Which social media listening tool do you recommend?
The correct answer to this question is, “it depends.” This is a bad question simply because there is no one ‘best’ social media listening tool for all circumstances and use cases. I believe you should always develop a set of platform requirements driven by the social listening stakeholders in your organization. Once these needs and requirements are understood, develop a custom RFI designed around the specific requirements you have identified. Have each of your potential platform partners respond to the RFI. Have the best respondents given you a platform demonstration according to a custom demonstration script you have developed. Pick the listening tool that best meets your unique requirements. The last three evaluations I have conducted for clients resulted in three different ‘winners’. There is no ‘best social listening tool, so find the tool that meets your requirements the best.
How many Impressions did we get with our latest social media campaign?
This is not a terrible question at all unless it is the only question asked or is perceived to be the key metric for measuring social media campaign performance. Too often, organizations use Impressions as their primary social media metric instead of engagement, influence or action-oriented metrics. Also, keep in mind Impressions represent an opportunity to see content, they are not the actual number of people who saw the content, that number is MUCH lower. Impressions always overstate the actual number of people who were exposed to your content and message.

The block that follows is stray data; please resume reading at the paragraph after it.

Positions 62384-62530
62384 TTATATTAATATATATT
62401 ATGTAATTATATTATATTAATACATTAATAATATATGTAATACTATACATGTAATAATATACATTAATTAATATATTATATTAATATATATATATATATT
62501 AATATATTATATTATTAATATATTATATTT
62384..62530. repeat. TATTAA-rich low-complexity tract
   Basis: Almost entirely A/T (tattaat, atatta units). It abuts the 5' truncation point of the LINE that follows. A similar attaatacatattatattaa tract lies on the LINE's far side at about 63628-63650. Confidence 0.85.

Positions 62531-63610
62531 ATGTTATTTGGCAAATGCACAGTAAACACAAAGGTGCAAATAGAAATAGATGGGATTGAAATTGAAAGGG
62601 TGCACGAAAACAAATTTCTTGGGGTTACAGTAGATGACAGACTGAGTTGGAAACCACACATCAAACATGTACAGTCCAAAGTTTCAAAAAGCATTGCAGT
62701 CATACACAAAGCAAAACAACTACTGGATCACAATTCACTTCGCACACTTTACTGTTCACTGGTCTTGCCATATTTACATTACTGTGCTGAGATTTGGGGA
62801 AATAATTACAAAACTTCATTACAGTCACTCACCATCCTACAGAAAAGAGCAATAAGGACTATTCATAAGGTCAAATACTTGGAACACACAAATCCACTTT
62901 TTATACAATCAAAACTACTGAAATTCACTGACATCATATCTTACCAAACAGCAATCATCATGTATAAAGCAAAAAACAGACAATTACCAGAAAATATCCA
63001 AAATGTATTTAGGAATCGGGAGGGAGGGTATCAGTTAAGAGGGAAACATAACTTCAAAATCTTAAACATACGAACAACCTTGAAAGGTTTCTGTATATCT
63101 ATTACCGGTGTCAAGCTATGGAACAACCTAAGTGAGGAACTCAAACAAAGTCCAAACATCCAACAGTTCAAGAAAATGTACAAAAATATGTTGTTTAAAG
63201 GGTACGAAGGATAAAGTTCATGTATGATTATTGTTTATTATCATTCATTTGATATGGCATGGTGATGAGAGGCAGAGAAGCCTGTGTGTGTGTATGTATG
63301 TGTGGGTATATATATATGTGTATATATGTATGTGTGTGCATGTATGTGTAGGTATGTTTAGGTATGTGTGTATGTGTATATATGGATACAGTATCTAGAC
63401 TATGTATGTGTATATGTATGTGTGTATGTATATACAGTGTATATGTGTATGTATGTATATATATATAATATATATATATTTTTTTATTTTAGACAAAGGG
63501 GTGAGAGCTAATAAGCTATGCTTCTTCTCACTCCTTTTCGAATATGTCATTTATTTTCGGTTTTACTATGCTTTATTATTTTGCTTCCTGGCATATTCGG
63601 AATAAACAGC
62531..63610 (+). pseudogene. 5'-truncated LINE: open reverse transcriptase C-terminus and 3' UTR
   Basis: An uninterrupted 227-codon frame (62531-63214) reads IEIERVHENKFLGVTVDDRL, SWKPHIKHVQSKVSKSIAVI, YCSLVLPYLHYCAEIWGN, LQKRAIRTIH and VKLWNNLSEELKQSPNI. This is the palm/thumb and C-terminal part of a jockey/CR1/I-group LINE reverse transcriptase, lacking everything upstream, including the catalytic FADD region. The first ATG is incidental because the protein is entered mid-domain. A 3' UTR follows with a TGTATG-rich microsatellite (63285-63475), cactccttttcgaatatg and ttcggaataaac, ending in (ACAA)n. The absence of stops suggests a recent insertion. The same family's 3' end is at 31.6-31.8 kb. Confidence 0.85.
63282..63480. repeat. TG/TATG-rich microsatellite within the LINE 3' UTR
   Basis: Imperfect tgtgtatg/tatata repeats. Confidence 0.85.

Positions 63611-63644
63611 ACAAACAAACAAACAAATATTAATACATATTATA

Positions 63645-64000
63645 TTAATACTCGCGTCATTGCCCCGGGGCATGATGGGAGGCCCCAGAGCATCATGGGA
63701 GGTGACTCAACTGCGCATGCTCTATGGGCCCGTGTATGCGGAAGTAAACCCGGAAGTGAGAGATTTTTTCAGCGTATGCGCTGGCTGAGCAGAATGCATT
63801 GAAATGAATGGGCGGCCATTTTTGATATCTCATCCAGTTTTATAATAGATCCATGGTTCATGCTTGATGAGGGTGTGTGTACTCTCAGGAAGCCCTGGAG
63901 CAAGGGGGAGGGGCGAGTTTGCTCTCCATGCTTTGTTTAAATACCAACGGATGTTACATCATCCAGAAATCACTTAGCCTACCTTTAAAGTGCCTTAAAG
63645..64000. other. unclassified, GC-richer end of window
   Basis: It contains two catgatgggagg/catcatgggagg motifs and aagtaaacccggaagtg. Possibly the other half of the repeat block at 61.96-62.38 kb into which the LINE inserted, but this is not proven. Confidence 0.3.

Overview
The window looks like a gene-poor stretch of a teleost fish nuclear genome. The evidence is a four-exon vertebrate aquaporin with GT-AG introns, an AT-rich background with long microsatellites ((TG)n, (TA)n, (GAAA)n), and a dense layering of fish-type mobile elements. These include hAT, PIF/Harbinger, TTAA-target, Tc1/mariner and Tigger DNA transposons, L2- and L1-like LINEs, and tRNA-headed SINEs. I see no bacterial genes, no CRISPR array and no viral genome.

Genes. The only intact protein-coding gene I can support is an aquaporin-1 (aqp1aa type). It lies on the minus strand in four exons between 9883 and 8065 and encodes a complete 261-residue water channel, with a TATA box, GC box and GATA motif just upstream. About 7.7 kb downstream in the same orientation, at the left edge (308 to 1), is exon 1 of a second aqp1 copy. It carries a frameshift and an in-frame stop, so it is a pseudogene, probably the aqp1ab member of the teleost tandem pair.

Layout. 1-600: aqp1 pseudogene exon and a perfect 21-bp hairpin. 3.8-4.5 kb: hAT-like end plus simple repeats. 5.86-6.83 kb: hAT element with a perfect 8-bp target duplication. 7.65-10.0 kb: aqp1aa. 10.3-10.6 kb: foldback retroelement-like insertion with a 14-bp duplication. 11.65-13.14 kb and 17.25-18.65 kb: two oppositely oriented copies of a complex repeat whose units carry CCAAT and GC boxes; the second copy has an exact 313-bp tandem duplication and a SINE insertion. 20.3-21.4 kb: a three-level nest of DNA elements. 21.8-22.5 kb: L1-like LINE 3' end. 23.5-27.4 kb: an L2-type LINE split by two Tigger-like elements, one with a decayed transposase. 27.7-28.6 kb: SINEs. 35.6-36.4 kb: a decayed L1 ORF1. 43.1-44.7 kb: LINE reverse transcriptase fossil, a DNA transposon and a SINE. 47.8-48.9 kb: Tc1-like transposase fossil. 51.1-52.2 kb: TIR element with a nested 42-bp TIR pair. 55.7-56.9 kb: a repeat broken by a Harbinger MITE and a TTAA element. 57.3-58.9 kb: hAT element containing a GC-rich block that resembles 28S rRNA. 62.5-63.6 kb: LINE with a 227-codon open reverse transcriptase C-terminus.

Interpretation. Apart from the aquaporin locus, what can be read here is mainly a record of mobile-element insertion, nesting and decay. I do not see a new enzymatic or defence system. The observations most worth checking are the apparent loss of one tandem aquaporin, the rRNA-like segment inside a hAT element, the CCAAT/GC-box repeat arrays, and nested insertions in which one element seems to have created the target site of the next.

If you plan to report on campaign impressions, please seriously consider only taking credit for those impressions that are directly against your target audience. If your target is 25 – 34 year old Males, you should only report on the impressions against this target group. Why take credit for 45 – 60 year old Female impressions when the product is not at all relevant to this audience? Target audience impressions are really what you should be concerned about and what you should be reporting. Many people know and understand this but still persist in reporting all impressions because the number is usually much larger – meaningless but larger.
If you do report on Impressions, please consider using the emerging industry standard definitions developed by The Coalition. This will help ensure we define Impressions consistently and don’t confuse Reach with Impressions.
See things differently? Have your own pet peeve social media measurement questions to share? As always, thanks for reading. All the best in 2014!